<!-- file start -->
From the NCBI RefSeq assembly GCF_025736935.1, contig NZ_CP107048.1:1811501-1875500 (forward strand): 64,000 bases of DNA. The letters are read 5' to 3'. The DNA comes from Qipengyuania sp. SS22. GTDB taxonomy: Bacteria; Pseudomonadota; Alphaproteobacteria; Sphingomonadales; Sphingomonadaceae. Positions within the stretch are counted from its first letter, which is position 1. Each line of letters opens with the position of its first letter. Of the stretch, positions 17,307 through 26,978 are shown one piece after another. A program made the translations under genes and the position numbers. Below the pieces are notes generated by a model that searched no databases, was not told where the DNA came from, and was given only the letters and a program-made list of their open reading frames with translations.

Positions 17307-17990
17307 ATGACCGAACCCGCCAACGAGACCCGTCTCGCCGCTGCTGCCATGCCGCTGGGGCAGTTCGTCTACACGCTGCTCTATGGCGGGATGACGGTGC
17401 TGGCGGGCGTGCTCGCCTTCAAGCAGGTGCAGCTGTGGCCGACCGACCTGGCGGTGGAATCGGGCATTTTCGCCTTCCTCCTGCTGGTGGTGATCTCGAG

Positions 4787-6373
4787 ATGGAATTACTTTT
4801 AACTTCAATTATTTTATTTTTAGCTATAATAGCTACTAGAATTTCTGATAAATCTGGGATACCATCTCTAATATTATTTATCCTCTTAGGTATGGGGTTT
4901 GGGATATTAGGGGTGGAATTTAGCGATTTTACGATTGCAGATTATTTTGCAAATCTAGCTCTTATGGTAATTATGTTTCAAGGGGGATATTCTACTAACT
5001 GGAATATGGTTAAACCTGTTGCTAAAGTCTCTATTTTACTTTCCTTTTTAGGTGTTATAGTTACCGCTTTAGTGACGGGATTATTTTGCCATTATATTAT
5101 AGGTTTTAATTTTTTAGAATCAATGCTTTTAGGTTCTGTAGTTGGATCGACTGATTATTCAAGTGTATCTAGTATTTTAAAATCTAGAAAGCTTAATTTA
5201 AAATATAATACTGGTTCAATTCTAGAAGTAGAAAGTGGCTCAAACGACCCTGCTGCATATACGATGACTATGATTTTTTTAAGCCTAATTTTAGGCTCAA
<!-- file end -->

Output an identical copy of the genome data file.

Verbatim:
From the NCBI RefSeq assembly GCF_025736935.1, contig NZ_CP107048.1:1811501-1875500 (forward strand): 64,000 bases of DNA. The letters are read 5' to 3'. The DNA comes from Qipengyuania sp. SS22. GTDB taxonomy: Bacteria; Pseudomonadota; Alphaproteobacteria; Sphingomonadales; Sphingomonadaceae. Positions within the stretch are counted from its first letter, which is position 1. Each line of letters opens with the position of its first letter. Of the stretch, positions 17,307 through 26,978 are shown one piece after another. A program made the translations under genes and the position numbers. Below the pieces are notes generated by a model that searched no databases, was not told where the DNA came from, and was given only the letters and a program-made list of their open reading frames with translations.

Positions 17307-17990
17307 ATGACCGAACCCGCCAACGAGACCCGTCTCGCCGCTGCTGCCATGCCGCTGGGGCAGTTCGTCTACACGCTGCTCTATGGCGGGATGACGGTGC
17401 TGGCGGGCGTGCTCGCCTTCAAGCAGGTGCAGCTGTGGCCGACCGACCTGGCGGTGGAATCGGGCATTTTCGCCTTCCTCCTGCTGGTGGTGATCTCGAG

Positions 4787-6373
4787 ATGGAATTACTTTT
4801 AACTTCAATTATTTTATTTTTAGCTATAATAGCTACTAGAATTTCTGATAAATCTGGGATACCATCTCTAATATTATTTATCCTCTTAGGTATGGGGTTT
4901 GGGATATTAGGGGTGGAATTTAGCGATTTTACGATTGCAGATTATTTTGCAAATCTAGCTCTTATGGTAATTATGTTTCAAGGGGGATATTCTACTAACT
5001 GGAATATGGTTAAACCTGTTGCTAAAGTCTCTATTTTACTTTCCTTTTTAGGTGTTATAGTTACCGCTTTAGTGACGGGATTATTTTGCCATTATATTAT
5101 AGGTTTTAATTTTTTAGAATCAATGCTTTTAGGTTCTGTAGTTGGATCGACTGATTATTCAAGTGTATCTAGTATTTTAAAATCTAGAAAGCTTAATTTA
5201 AAATATAATACTGGTTCAATTCTAGAAGTAGAAAGTGGCTCAAACGACCCTGCTGCATATACGATGACTATGATTTTTTTAAGCCTAATTTTAGGCTCAA